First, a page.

Egyptian presidential hopeful Mohamed Selim al-Awa has stressed the parliamentary majority’s right to select members of the panel that will draft the country’s new constitution.
According to the Interim Constitution issued in March, Egypt’s newly elected parliament will select a 100-member panel to draft a new constitution.
In an interview with satellite TV channel Al-Arabiya late Tuesday, Awa said the new parliament should have the right to scrutinize the government’s work and withdraw its confidence in the cabinet. He also predicted that the next constitution will stipulate that the new parliament complete its term to its end.
The party that wins a majority of seats in Egypt’s lower house, the People’s Assembly, will select the constitutional panel, Awa said. He added that political forces have frequently assured that panel members will represent all parties.
Liberal and secular forces fear Islamist parties will dictate the constitution in light of their recent success in the ongoing People’s Assembly elections, which kicked off on 28 November.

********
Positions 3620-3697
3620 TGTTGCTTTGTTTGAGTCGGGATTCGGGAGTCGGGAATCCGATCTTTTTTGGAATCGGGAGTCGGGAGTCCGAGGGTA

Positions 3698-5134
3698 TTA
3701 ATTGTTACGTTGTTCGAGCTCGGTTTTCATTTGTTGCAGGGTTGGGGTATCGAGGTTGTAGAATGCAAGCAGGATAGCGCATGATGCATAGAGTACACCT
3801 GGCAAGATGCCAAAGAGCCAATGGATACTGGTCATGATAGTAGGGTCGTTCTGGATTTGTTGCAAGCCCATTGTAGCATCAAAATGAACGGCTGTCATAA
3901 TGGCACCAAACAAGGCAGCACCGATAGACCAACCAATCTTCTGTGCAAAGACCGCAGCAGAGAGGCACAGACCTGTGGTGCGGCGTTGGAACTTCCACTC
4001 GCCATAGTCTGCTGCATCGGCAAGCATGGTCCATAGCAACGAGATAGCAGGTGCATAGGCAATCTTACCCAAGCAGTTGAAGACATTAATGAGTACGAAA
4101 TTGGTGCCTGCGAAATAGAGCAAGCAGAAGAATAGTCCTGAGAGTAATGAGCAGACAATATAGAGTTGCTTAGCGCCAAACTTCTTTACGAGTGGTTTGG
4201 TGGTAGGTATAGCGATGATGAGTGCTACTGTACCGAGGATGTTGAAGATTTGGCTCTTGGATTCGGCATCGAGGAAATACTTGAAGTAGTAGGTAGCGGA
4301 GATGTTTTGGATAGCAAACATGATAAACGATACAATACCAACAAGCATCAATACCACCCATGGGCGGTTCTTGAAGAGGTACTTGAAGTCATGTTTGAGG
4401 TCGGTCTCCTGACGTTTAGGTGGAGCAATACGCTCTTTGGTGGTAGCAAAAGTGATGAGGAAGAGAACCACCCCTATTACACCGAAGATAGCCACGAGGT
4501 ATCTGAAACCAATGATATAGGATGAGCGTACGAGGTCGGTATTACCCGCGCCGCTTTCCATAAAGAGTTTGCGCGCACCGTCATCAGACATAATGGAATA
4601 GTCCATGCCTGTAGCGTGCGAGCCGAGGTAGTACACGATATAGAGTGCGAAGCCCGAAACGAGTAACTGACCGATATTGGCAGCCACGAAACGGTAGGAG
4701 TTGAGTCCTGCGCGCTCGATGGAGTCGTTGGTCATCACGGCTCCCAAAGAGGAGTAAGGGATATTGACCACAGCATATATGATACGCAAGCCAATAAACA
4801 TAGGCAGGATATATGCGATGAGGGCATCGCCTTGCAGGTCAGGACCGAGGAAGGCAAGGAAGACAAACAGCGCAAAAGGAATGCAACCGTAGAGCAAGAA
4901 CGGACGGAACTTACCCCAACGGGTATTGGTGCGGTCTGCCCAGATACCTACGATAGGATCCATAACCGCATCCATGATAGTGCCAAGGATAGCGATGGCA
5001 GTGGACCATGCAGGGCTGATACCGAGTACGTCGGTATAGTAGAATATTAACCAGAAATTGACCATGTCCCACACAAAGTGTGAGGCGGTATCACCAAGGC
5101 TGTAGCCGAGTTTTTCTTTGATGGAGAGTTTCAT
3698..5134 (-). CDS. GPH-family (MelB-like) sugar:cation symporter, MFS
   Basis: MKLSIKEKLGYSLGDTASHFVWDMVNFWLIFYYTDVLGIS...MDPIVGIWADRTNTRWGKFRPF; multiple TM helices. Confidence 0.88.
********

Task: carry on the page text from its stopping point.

But Awa said those fears are unjustified. He said if Islamic law is adopted, some aspects of it have to be applied gradually, while others should not be used before society reaches its “full development.”
Awa said he believes a combination of both the presidential and parliamentary systems is most appropriate for running Egypt’s affairs. He said such a system would guarantee that the parliament observes the president’s foreign policy, and that the president does the same for parliament's internal policies.
As for his presidential bid, Awa said he does not represent a single political group, but rather seeks the support of all social sects.
Awa voiced his objection to the installment of special provisions for Egypt’s military in the next constitution.
He said he finds nothing wrong in having ties with the ruling Supreme Council of the Armed Forces (SCAF). Those relations evolved after the resignation of former President Hosni Mubarak, he said, adding that he has to remain in contact with the country’s rulers to inform them about public opinion.
Awa stressed that he had decried some of SCAF’s mistakes. He said he was the first to adopt a clear stance in demanding that SCAF name a date for transferring power.
Moving to the peace treaty signed between Egypt and Israel in 1979, Awa said Egypt should stick to the treaty as long as Israel exhibits commitment to the treaty’s stipulations. Islam mandates an obligation to deals as long as the other party shows commitment, Awa said.